A gigantic planet just far away from its sun to allow for liquid water -- and, by extension, life -- has been discovered by a team of scientists that includes faculty and researchers from U.C. Santa Cruz.
This planet is about 22 light years away. It's 4.5 times the size of Earth, and it orbits its own star every 28 days. In other words, it's not a place to be for those worried about advancing years.
The habitable zone is called the "Goldilocks region" for obvious reasons: it's just right -- not too cold and not too hot -- to allow for life.
NASA's Kepler mission stumbled upon this planet and many others, and UCSC astronomers Steven Vogt and Eugenio Rivera are on the discovery team, according to the Santa Cruz Sentinel.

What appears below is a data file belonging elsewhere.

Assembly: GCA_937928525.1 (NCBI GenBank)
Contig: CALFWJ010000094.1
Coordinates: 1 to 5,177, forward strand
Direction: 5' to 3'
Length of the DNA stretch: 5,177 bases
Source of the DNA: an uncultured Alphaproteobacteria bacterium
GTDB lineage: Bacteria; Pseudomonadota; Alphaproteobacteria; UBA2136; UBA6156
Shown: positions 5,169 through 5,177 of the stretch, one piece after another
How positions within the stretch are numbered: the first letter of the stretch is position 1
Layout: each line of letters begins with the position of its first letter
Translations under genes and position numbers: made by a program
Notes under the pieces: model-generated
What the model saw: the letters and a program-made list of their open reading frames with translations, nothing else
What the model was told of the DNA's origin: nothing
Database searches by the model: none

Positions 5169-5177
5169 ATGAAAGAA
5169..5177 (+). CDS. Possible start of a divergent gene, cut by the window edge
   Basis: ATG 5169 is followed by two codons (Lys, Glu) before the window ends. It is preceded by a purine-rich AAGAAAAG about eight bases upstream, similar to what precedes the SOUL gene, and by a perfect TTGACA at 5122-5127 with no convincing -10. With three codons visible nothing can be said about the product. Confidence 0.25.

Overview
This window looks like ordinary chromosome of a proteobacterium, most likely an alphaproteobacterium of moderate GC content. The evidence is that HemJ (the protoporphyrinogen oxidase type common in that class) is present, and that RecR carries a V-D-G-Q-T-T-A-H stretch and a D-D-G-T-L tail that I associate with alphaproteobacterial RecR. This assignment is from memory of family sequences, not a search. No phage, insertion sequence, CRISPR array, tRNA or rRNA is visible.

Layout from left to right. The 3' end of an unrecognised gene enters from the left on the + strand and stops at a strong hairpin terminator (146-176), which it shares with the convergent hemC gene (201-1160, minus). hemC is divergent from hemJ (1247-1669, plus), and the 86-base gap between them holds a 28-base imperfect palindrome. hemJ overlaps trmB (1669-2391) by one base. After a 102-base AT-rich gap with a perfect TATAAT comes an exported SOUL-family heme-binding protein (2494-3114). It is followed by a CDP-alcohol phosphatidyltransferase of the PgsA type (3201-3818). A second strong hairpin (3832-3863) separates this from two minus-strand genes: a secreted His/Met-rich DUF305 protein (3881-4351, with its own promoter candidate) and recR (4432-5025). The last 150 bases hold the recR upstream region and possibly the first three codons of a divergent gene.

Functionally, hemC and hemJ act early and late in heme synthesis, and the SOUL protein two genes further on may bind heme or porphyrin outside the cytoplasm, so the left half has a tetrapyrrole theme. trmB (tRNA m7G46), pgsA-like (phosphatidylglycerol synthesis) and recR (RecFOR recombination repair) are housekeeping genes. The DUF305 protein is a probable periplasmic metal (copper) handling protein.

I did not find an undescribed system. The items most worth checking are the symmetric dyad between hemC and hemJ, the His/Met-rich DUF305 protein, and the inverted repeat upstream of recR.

"The detection of this planet, this nearby and this soon, implies that our galaxy must be teeming with billions of potentially habitable rocky planets," Vogt said in a UCSC press release.
This particular new planet, one of 61 confirmed new celestial bodies, circles one of a trio of stars that in turn orbit each other. The "host star" contains smaller amounts of the heavy elements - iron, carbon and silicon - than expected, widening the realm of possible places where habitable planets might be found, according to the newspaper.
You can hear Vogt speak on this and other weighty matters at 7 p.m. Feb. 28 at the UC Santa Cruz Music Center Recital Hall. It's free.